These circumstances and the subsequent discovery of other illicit stills in the same general area, together with information gained by undercover agents in visits to the Johnson house, led to the finding of five indictments, in addition to the indictment in the case at bar, for violation of the liquor laws against one or more members of the Johnson family and other persons in association with them. One indictment charged Mrs. Johnson, her three sons, James E. Ashley and Albert Ralph Grey with conspiring to defraud the United States of the tax on distilled spirits during the period from July 19, 1958 to April 16, 1959, by carrying on the business of distilling whisky as well as the business of wholesale and retail liquor dealers without paying the tax and with performing certain acts in furtherance of the conspiracy. In this case L. P. Johnson pleaded guilty, Ashley and Grey were convicted, but Robert Glen Johnson, Jr. and Mrs. Johnson were acquitted.


In a second indictment the three sons of Mrs. Johnson were charged with operating the illicit still discovered by revenue agents on July 2, 1958, and in this case L. P. Johnson pleaded guilty, Fred Johnson was found guilty, and Robert Glen Johnson, Jr. was acquitted.


In a third indictment Fred Johnson and Ashley were charged with the unlawful removal and concealment of distilled spirits on July 17, 1958, and both were convicted.


In a fourth indictment the three sons of Mrs. Johnson were charged with possessing and operating an illicit still on October 7, 1958, and in this case L. P. Johnson pleaded guilty, Fred Johnson was found guilty, and Robert Glen Johnson, Jr. was acquitted.

view counter

In a fifth indictment Mrs. Johnson and two of her sons, Fred Johnson and Robert Glen Johnson, Jr., were charged with the removal, concealment and possession of nontax paid distilled spirits on September 24, 1958, and in this case the judge directed a verdict of acquittal for the defendants.


By consent these six cases were tried together and much evidence was given by Government witnesses tending to show not only that two of the sons of Mrs. Johnson, namely, L. P. Johnson and Fred Johnson,2 were in the business of making and selling illicit whisky on a large scale but also that Mrs. Johnson was well aware of their activities, if indeed she did not have a part in them. Two under-cover agents made a number of visits to the Johnson house in the summer of 1958 as prospective purchasers of moonshine whisky and became acquainted with the defendants. On July 9, they inquired of Mrs. Johnson as to the purchase of whisky and were told that none was available at the time but that it was planned to have some in the following week. Returning at 6:30 P.M. on July 16, they were told by Mrs. Johnson to wait until it was dark, and after a wait of seven hours they succeeded in buying six cases of whisky at $21.00 a case from Fred Johnson and Ashley. Additional purchases of thirteen cases, on July 19, for $273.00 and ten cases, on July 22, for $210.00 were made at the same place.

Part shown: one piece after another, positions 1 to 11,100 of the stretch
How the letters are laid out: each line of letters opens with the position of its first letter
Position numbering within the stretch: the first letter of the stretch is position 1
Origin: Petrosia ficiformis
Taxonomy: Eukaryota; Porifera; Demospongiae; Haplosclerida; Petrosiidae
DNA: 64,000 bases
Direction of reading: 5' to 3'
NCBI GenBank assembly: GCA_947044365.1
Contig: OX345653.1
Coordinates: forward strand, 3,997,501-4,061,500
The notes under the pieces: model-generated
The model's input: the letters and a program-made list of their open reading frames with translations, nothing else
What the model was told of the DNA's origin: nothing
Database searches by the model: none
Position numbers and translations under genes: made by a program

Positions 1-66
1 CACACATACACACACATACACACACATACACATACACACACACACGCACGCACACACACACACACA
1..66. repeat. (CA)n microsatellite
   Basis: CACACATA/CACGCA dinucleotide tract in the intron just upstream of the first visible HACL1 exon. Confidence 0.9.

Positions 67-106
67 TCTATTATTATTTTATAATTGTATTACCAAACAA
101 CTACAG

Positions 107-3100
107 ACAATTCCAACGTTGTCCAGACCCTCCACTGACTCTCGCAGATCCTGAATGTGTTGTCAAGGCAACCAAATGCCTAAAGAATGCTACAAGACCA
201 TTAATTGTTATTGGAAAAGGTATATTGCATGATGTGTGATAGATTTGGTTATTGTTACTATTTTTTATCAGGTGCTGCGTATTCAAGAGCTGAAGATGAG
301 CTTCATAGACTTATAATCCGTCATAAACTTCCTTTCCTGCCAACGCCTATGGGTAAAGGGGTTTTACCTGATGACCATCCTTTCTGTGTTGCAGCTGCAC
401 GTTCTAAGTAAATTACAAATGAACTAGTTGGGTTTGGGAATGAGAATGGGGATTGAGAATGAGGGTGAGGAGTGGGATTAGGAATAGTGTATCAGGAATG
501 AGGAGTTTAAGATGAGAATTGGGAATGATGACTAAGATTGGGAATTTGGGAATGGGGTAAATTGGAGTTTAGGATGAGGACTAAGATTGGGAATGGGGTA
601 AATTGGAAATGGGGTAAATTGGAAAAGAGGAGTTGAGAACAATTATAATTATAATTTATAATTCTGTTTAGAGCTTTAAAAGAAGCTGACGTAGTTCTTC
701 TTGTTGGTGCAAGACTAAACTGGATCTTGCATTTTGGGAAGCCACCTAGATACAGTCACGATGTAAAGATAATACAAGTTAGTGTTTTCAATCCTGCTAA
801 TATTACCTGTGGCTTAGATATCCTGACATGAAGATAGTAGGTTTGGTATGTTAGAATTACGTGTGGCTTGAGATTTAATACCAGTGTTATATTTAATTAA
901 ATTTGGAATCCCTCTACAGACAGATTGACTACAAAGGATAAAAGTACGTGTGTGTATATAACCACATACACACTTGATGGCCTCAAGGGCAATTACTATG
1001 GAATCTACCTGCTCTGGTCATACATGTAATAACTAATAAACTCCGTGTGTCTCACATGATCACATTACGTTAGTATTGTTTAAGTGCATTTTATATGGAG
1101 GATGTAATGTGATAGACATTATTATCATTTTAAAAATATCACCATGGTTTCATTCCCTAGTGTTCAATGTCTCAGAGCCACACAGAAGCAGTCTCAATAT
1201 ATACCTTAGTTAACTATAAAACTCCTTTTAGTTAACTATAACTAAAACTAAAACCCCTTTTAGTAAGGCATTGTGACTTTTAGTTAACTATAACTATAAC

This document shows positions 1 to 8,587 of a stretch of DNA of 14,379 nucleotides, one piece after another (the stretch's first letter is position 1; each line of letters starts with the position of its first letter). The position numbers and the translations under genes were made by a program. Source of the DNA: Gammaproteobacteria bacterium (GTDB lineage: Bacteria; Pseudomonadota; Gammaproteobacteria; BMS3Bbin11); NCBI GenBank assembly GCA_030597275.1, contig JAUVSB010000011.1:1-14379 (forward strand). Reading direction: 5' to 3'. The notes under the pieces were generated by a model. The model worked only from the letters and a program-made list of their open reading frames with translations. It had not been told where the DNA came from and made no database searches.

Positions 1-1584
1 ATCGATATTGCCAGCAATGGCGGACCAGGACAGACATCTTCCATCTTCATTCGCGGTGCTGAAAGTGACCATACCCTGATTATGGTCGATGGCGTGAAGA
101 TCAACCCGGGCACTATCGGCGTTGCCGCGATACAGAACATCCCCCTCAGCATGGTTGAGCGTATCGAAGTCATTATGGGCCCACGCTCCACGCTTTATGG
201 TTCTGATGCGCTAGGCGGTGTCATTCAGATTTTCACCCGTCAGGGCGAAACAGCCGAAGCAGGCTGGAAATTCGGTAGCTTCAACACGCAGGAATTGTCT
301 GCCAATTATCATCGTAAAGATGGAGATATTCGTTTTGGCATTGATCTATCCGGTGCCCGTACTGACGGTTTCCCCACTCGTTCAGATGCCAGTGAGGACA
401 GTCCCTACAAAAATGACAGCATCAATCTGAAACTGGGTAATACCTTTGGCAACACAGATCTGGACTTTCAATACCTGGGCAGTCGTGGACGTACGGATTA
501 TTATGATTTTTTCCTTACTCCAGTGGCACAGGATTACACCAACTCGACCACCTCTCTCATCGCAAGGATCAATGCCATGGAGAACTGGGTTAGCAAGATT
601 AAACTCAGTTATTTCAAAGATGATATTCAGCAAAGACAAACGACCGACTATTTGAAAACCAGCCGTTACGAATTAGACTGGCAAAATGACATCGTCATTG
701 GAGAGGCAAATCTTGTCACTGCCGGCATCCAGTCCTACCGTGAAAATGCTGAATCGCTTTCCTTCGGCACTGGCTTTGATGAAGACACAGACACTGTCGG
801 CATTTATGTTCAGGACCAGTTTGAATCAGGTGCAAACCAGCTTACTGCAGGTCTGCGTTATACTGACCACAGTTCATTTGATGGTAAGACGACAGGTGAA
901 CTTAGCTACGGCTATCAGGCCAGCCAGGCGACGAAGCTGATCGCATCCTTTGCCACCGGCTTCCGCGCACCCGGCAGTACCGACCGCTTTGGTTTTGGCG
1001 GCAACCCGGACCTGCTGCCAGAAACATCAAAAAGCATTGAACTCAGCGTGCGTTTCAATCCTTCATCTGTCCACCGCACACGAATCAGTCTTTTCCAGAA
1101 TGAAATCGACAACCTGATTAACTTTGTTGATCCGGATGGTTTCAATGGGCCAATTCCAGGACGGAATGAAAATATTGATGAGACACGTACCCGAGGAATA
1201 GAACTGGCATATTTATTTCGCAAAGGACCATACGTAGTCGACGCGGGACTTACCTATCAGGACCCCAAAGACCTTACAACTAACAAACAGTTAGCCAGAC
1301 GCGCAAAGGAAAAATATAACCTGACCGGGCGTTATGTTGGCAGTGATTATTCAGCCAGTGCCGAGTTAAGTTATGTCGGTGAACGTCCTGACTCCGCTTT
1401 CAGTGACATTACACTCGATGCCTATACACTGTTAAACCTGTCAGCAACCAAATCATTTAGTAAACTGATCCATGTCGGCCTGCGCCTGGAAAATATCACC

In August additional visits were made by the agents to the Johnson farm and talks were had with Mrs. Johnson and L. P. Johnson about the production of whisky, and the agents were shown the ruins of a still destroyed on July 22 and parts of another still that were kept in Mrs. Johnson's barn. On August 12, and again on September 5, Mrs. Johnson made the sales of the small quantities of whisky above referred to. From this recital it is quite obvious there was abundant evidence to support the charges of removal, concealment, and sales of illicit whisky set forth in the three counts of the indictment against Mrs. Johnson.


It has been noticed that the District Judge directed a verdict of acquittal in favor of Mrs. Johnson and two of her sons, Fred Johnson and Robert Glen Johnson, Jr., on the charges of removal, concealment, and possession of non-tax paid whisky on September 24, 1958, set forth in the fifth indictment above described. On this account it is now contended that Mrs. Johnson was automatically acquitted also of the charges of removal and concealment in August and September 1958, contained in the indictment now before the court. Although the jury convicted Mrs. Johnson of the latter charges it is said that it is impossible to determine from the verdict whether the jury intended to convict the defendant of committing the offenses in August or September 1958 and therefore she must be held to have been exonerated by her acquittal of the same crime on September 24, 1958.